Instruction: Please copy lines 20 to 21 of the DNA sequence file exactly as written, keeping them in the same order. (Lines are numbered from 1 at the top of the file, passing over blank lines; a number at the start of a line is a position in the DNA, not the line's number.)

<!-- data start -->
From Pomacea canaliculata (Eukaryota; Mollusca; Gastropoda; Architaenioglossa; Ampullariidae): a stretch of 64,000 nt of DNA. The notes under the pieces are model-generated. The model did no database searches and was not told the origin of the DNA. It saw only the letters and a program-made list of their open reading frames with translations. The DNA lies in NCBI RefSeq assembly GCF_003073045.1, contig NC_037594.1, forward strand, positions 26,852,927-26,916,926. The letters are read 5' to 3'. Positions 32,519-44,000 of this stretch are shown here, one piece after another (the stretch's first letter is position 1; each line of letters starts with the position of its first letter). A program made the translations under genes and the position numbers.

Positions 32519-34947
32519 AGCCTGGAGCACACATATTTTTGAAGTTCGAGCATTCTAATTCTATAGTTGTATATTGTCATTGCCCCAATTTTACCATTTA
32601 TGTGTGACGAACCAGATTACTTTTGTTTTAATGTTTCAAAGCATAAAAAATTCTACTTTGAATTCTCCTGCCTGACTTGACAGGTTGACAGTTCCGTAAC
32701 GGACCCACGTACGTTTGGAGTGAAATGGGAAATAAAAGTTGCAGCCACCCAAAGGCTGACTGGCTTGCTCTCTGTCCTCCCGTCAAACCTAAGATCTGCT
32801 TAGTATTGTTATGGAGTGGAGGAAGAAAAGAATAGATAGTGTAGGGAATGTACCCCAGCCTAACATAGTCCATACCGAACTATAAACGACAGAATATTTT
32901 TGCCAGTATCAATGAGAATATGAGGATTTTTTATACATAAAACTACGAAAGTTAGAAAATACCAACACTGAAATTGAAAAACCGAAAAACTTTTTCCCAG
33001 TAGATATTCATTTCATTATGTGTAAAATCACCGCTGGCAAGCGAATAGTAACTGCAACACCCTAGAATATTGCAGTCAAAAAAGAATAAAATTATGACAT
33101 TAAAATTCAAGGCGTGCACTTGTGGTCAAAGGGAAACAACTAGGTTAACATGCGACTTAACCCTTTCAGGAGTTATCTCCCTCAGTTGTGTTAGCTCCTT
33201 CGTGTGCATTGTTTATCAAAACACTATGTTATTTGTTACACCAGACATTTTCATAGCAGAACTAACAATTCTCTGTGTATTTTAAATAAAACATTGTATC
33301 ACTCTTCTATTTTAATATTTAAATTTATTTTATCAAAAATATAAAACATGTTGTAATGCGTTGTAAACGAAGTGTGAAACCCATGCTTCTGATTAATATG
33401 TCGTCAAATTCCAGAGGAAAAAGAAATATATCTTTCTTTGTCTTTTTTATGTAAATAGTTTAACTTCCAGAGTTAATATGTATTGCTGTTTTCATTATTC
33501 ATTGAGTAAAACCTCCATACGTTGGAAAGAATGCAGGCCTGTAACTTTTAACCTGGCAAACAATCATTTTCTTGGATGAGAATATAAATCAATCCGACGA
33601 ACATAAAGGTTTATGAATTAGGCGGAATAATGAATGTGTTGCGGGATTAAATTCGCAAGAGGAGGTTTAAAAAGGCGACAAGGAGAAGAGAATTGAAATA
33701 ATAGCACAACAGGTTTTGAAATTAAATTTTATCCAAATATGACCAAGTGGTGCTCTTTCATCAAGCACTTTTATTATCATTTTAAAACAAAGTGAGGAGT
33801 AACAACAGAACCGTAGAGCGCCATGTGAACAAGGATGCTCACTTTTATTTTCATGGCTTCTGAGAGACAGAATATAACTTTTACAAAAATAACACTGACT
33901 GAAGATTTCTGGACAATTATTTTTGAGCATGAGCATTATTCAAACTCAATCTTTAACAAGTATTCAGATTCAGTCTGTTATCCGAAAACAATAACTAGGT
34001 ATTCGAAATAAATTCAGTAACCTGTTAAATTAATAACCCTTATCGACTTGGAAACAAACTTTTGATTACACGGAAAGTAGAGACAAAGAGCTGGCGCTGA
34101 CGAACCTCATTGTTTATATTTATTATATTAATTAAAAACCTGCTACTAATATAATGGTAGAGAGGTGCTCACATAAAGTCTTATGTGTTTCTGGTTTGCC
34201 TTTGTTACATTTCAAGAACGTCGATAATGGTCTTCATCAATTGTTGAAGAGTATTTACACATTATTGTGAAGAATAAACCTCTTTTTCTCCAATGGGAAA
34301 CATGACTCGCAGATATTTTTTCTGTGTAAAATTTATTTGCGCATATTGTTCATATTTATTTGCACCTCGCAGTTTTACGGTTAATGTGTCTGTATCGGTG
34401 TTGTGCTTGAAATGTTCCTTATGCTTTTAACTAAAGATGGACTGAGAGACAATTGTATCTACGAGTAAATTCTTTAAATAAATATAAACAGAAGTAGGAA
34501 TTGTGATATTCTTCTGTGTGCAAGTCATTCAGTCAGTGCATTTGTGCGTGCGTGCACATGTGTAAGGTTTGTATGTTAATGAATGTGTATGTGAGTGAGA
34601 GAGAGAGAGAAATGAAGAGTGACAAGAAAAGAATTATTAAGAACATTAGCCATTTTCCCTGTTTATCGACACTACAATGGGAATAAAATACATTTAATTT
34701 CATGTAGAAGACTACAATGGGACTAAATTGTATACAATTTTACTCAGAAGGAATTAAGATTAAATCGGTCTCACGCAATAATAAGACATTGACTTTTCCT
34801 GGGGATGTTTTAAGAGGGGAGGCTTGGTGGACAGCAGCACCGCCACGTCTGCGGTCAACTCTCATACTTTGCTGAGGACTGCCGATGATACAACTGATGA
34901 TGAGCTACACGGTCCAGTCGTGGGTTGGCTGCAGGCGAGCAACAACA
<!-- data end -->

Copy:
34201 TTTGTTACATTTCAAGAACGTCGATAATGGTCTTCATCAATTGTTGAAGAGTATTTACACATTATTGTGAAGAATAAACCTCTTTTTCTCCAATGGGAAA
34301 CATGACTCGCAGATATTTTTTCTGTGTAAAATTTATTTGCGCATATTGTTCATATTTATTTGCACCTCGCAGTTTTACGGTTAATGTGTCTGTATCGGTG